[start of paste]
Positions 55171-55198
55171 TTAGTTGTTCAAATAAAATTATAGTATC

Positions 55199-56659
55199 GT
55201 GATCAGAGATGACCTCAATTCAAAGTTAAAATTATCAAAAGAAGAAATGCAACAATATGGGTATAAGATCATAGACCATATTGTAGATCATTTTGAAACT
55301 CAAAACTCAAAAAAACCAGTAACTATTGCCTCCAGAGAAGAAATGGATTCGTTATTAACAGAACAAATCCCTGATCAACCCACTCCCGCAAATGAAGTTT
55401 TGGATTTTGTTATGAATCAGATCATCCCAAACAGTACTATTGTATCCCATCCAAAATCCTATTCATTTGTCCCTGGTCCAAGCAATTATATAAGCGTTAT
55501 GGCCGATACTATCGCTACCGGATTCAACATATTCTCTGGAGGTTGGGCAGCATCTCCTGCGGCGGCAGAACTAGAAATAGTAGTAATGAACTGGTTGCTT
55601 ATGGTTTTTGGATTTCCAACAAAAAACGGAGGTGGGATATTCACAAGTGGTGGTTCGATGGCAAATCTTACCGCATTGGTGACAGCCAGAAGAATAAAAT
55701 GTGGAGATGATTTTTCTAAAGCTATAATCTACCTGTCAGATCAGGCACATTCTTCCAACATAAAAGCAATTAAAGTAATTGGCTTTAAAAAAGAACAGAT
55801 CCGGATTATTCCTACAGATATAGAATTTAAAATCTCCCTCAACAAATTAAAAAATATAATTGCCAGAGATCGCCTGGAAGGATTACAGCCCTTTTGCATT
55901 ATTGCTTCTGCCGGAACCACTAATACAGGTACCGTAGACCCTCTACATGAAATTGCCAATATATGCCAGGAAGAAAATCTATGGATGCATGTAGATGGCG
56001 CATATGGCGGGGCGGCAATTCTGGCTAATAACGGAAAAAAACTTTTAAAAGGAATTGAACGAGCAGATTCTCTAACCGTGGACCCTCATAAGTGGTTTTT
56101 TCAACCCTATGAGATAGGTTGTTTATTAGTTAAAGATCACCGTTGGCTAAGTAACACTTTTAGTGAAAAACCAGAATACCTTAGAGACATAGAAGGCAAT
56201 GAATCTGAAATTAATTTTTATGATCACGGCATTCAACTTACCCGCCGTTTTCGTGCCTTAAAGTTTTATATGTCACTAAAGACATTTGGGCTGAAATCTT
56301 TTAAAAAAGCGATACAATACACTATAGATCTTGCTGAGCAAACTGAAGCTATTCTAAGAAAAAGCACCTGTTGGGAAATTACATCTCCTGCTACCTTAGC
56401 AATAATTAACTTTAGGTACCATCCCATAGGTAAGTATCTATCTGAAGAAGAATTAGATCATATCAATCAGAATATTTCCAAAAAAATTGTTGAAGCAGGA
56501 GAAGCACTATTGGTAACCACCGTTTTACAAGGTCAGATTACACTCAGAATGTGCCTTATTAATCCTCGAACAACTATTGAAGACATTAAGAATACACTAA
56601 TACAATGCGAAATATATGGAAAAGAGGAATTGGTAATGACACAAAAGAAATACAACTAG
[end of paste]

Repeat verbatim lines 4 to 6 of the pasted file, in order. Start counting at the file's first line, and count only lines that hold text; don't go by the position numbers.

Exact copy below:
55199 GT
55201 GATCAGAGATGACCTCAATTCAAAGTTAAAATTATCAAAAGAAGAAATGCAACAATATGGGTATAAGATCATAGACCATATTGTAGATCATTTTGAAACT
55301 CAAAACTCAAAAAAACCAGTAACTATTGCCTCCAGAGAAGAAATGGATTCGTTATTAACAGAACAAATCCCTGATCAACCCACTCCCGCAAATGAAGTTT